“Do what you can to ensure your actions and communications align with the values of the company” — Todd Skiles
In this interview series, we are exploring the subject of dealing with crisis and how to adapt and overcome. The context of this series is the physical and financial fallout that resulted from the COVID 19 pandemic. Crisis management is one characteristic that many successful leaders share in common, and in many cases, it is the most important trait necessary to survive and thrive in today’s complex market.
I had the pleasure of interviewing Todd Skiles.
Todd is the Senior Vice President of Sales for Supply Chain Solutions (SCS) and Dedicated Transportation Solutions (DTS) at Ryder System, Inc. focused on matching Ryder’s solutions with the real and vital needs of customers. Todd is responsible for overseeing the sales and solutions team for SCS and DTS. Under his leadership, sales revenue has grown by more than 130% and sales productivity has doubled.
Thank you so much for doing this with us! Before we dig in, our readers would love to get to know you a bit. Can you tell us a bit about your childhood?
I was one of three children who grew up outside of Philadelphia. Both my father and mother were teachers in the school district that my siblings and I attended. I attended Shippensburg University in Pennsylvania where I applied for, and received, a two year Army ROTC scholarship. I attended basic training at Fort Knox, Kentucky, and then advanced training at Fort Brag, North Carolina. I was commissioned in May of 1986 and attended the Army Logistics School at Fort Eustis in Virginia. At the conclusion of that school I returned to Philadelphia and accepted a position at Ryder and was also assigned a second lieutenant platoon leader for a medium duty truck company in Philadelphia.
And what are you doing today? Can you share a story that exemplifies the unique work that you are doing?
Today I am SVP of Sales for Ryder’s Dedicated Transportation and Supply Chain Services. Over my last 34 years with Ryder, I’ve leveraged my military training to enhance my leadership and rise through the sales and sales leadership positions within the company. Today I report directly to the president of our division and our Chief Sales Officer with sales goals of just under ½ billion dollars and a team of 100 sales professionals and support staff in three countries. Put shortly, I coordinate the efforts of the sales team in order to take those offerings to market.
Can you tell us a bit about your military background?
I received a two year ROTC scholarship at Shippensburg University and was commissioned a second lieutenant in the transportation branch. I also attended airborne school at Fort Benning, Georgia. After that I was given the command of the 121st Transportation Company as a first lieutenant, and we were activated and deployed to Desert Storm in November of 1990.
Can you share the most interesting story that you experienced during your military career? What “take away” did you learn from that story?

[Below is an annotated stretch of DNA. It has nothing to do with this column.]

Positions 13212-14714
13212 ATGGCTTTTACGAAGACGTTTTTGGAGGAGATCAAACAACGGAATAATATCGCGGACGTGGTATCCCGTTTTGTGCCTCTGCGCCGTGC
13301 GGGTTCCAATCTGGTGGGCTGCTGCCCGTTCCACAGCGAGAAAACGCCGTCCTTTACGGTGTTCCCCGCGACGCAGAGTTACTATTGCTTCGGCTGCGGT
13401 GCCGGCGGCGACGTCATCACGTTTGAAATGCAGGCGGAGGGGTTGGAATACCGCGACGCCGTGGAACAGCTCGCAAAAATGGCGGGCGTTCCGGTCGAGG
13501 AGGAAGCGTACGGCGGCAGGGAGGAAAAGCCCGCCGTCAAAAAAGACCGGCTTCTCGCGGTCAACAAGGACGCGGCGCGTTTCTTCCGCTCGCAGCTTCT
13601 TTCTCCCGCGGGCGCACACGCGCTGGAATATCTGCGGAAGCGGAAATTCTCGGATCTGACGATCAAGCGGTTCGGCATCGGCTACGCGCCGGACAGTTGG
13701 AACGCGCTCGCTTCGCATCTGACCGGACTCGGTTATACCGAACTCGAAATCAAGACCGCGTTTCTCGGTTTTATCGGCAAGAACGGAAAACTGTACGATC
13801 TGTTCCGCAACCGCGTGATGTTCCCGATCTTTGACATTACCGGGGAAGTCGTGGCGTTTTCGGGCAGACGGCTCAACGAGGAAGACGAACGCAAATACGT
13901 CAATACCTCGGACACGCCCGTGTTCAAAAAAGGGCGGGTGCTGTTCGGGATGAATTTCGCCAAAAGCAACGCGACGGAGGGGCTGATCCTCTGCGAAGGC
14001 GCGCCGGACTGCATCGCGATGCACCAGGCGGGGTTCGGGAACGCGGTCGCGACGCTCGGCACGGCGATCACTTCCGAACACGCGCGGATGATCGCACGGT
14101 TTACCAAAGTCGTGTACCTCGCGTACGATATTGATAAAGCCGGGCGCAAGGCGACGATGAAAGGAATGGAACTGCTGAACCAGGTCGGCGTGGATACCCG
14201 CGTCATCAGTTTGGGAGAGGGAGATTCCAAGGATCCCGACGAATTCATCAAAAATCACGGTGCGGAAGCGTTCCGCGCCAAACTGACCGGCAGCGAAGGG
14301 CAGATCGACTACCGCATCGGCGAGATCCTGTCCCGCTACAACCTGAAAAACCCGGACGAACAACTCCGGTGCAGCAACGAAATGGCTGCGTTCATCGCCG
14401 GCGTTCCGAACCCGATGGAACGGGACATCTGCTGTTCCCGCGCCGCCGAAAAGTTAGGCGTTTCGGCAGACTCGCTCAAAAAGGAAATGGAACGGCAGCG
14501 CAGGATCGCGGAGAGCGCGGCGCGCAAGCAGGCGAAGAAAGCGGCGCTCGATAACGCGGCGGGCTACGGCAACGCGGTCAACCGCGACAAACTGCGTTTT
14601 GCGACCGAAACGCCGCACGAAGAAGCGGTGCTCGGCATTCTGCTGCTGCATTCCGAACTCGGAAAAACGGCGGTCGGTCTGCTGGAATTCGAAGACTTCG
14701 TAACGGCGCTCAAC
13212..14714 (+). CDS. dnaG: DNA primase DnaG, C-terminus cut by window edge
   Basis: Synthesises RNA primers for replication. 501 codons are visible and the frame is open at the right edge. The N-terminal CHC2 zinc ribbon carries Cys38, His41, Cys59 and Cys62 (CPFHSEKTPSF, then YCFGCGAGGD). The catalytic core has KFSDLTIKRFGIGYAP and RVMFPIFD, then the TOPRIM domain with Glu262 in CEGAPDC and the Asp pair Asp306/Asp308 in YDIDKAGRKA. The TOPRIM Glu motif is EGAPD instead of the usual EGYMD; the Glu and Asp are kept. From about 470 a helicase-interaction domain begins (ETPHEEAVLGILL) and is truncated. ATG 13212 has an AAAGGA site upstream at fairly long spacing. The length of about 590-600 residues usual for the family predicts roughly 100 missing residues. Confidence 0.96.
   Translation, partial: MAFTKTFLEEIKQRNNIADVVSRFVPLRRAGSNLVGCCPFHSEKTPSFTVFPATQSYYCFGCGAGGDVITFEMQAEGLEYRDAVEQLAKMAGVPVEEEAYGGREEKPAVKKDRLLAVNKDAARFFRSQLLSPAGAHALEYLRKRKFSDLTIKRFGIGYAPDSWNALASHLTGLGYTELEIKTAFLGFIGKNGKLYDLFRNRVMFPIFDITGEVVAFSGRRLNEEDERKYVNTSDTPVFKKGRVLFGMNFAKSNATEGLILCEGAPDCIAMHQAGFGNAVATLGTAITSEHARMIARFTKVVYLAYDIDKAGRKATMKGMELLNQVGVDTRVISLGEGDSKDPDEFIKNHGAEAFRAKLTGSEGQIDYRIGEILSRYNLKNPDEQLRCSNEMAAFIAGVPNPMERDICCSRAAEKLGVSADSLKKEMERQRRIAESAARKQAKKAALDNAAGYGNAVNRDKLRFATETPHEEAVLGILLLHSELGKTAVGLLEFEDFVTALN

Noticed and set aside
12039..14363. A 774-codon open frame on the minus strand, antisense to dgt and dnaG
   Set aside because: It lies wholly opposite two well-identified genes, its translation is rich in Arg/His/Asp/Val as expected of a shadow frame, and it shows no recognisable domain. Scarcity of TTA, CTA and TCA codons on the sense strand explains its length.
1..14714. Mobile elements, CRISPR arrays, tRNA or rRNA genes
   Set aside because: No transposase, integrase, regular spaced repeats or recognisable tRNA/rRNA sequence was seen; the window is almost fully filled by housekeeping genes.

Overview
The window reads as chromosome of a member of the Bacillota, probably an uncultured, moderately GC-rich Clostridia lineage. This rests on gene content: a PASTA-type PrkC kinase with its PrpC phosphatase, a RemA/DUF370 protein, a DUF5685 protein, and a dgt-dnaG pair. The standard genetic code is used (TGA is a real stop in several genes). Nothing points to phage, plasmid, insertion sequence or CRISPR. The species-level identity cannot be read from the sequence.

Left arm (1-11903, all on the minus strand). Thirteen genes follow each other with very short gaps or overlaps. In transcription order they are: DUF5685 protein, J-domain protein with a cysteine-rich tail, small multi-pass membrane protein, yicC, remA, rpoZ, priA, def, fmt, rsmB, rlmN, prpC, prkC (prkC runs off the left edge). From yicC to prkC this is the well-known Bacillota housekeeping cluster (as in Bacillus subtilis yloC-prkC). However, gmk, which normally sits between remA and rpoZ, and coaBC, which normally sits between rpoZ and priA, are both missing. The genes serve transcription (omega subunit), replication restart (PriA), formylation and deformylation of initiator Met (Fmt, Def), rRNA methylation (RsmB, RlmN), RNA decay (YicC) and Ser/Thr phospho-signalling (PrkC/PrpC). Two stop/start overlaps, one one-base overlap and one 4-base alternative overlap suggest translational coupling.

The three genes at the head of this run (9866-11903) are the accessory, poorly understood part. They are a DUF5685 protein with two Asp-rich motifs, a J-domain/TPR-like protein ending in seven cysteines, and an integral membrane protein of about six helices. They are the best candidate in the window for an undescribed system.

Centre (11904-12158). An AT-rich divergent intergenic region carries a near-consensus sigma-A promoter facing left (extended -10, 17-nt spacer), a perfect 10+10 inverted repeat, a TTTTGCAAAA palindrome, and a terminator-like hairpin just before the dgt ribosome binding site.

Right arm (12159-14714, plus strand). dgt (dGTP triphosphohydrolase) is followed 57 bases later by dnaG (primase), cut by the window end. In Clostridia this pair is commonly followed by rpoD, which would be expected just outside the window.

When I was just 26 and serving in Desert Storm, I served as company commander in a war zone. My orders were to combine the resources from all five units in my battalion and lead a convoy of over 200 transportation assets through Iraq. This experience taught me a few things. First, as leaders, we have to be cognizant of our own mental stability and ensure that we don’t get overwhelmed by the pressure of command. In situations like that, keeping a level head is crucial. It really prepared me for elongated high-stress situations where you have to take care of yourself and those around you. That experience also taught me the importance of making executive decisions. In many situations, especially those where deadlines are far out, collaboration is key. But when a decision has to be made on the fly, it’s crucial that leaders be able to make executive, actional decisions in high-stakes situations.
We are interested in fleshing out what a hero is. Did you experience or hear about a story of heroism, during your military experience? Can you share that story with us? Feel free to be as elaborate as you’d like.
I saw heroism in all of my soldiers every single day as they worked under dangerous, miserable war time conditions to complete their missions. These men and women completed hundreds of missions, driving hundreds of thousands of miles to move ammunition, rockets, medical supplies, food and water for the Third Armored Division. I watched these men and women make critical deliveries while under the constant threat of surface-to-surface missiles and ground attacks — all while looking out for themselves and those around them. Their selflessness, commitment to their mission and love of country is the true mark of a hero.
Based on that story, how would you define what a “hero” is? Can you explain?
A hero isn’t someone who is fearless, but rather is someone who summons their inner strength to conquer their fear and serve the well-being of others.
Do you think your experience in the military helped prepare you for business or leadership? Can you explain?
Absolutely, I know it did. The military instilled numerous invaluable skills in me, including a commitment to people, the ability to handle elongated stress, a sense of decisiveness, solid communication skills and an understanding of the value of collaboration. All of these have enabled me to find success in my career at Ryder.
None of us are able to achieve success without some help along the way. Is there a particular person who you are grateful towards who helped get you to where you are? Can you share a story?
A few people come to mind when I think of those who helped foster my success. First would be my parents. My father and mother were instrumental in raising me to know that I was important, but I was not the most important. I remember my father telling me, “You are part of a family, son, but you are not the family.” He taught me about sacrifice and about how the group is more important than the individual — something I came to really appreciate during my time in the military. My parents also taught me a sense of right versus wrong and the morals of being a leader.
I also wouldn’t be where I am today without my wife. We’ve been married for 25 years now, and she’s dealt with the ups and downs of living with someone who was in the military — someone who is driven, opinionated, aggressive, passionate. She inspires me every day, and I know I owe much of my success to her unconditional love and support.